One of the most obvious examples of changing land use is found around cities, said the study’s lead author and former UC postdoctoral fellow Jakub Nowosad.
“The direct impact of human actions is reflected in the patterns of urbanization. For example, you can see suburbanization and cities densification in North America and Europe,” said Nowosad, now an assistant professor at Adam Mickiewicz University in Poland.
UC geography researcher Pawel Netzel also contributed to the project.
Nowosad said western China has seen vast urbanization while India’s most obvious development has been in its smaller cities.
“I hope this map will make people more aware of the human impact on our planet,” Nowosad said. “As a society, we need to be better informed of the scale of changes we make to the Earth, and in my opinion, this awareness can influence future changes in environmental policies.”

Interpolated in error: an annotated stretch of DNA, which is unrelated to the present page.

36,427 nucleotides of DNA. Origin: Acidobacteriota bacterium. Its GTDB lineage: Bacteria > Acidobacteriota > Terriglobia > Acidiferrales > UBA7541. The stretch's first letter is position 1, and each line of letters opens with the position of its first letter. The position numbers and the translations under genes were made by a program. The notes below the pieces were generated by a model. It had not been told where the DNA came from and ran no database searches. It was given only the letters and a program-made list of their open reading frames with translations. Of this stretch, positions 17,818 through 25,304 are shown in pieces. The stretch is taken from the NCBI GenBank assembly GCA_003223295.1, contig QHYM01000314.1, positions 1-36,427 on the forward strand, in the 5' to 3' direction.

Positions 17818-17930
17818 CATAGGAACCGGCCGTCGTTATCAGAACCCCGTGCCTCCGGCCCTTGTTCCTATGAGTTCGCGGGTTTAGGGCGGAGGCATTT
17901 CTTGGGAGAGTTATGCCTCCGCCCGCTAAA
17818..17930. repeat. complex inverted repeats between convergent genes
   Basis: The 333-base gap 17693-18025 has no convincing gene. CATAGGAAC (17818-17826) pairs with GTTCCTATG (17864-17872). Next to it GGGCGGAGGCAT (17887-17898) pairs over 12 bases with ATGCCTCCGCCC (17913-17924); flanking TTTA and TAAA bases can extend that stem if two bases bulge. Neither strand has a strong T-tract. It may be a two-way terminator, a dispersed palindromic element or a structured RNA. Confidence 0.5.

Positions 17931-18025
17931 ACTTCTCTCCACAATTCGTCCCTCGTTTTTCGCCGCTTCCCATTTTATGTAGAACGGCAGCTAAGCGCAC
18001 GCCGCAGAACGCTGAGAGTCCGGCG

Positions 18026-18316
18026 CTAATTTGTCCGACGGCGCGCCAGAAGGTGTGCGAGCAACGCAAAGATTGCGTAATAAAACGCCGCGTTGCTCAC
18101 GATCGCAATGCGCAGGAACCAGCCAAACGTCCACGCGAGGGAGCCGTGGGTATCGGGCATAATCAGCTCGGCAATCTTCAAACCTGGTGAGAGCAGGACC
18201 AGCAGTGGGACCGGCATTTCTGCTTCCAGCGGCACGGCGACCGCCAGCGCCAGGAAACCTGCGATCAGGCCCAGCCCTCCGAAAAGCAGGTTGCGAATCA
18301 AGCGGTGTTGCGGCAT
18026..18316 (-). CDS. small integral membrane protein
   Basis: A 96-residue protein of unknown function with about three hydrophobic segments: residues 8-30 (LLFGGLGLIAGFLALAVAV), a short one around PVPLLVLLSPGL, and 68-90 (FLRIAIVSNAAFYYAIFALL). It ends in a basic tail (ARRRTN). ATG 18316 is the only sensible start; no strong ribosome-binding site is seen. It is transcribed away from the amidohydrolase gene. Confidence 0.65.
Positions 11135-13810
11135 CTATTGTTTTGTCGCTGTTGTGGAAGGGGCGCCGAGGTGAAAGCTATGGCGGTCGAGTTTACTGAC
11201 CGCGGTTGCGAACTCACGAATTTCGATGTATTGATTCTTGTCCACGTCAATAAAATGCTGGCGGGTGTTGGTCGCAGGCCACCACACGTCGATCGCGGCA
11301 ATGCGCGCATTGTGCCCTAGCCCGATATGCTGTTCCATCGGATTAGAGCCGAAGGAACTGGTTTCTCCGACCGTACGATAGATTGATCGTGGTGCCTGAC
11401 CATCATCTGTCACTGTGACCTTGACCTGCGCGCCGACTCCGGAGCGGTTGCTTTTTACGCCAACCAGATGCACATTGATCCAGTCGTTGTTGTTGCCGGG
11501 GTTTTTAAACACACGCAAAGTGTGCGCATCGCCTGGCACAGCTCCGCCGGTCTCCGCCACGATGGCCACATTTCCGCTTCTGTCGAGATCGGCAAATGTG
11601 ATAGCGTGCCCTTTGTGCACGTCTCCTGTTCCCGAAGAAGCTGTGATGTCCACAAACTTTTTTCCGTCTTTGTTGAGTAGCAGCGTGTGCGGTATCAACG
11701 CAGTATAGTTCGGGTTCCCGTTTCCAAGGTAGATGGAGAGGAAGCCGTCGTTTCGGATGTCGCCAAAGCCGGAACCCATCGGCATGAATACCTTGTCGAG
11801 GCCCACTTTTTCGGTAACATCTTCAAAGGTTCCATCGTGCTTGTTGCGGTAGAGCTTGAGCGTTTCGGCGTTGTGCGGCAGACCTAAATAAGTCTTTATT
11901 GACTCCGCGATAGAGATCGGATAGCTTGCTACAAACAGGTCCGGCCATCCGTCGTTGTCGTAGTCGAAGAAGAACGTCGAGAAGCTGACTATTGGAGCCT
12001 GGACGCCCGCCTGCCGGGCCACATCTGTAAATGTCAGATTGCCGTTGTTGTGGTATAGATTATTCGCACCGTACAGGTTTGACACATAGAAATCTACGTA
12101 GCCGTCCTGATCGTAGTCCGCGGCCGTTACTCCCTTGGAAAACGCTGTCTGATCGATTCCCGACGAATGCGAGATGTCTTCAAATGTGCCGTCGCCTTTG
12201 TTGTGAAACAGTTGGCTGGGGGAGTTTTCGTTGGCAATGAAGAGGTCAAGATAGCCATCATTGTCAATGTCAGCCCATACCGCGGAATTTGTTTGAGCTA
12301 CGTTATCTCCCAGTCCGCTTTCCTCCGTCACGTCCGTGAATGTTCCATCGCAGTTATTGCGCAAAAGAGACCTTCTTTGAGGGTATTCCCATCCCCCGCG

Nowosad said his map does not draw any inferences about what the next 24 years might bring. But demographics suggest our footprint will only get bigger.
“Human population is still increasing, creating more demand for land and natural resources,” Nowosad said. “Also, we know that societies in developed countries use more resources; therefore, with increasing development in poorer countries we can expect that pressure on land will be even larger than just predicted as an effect of population growth.”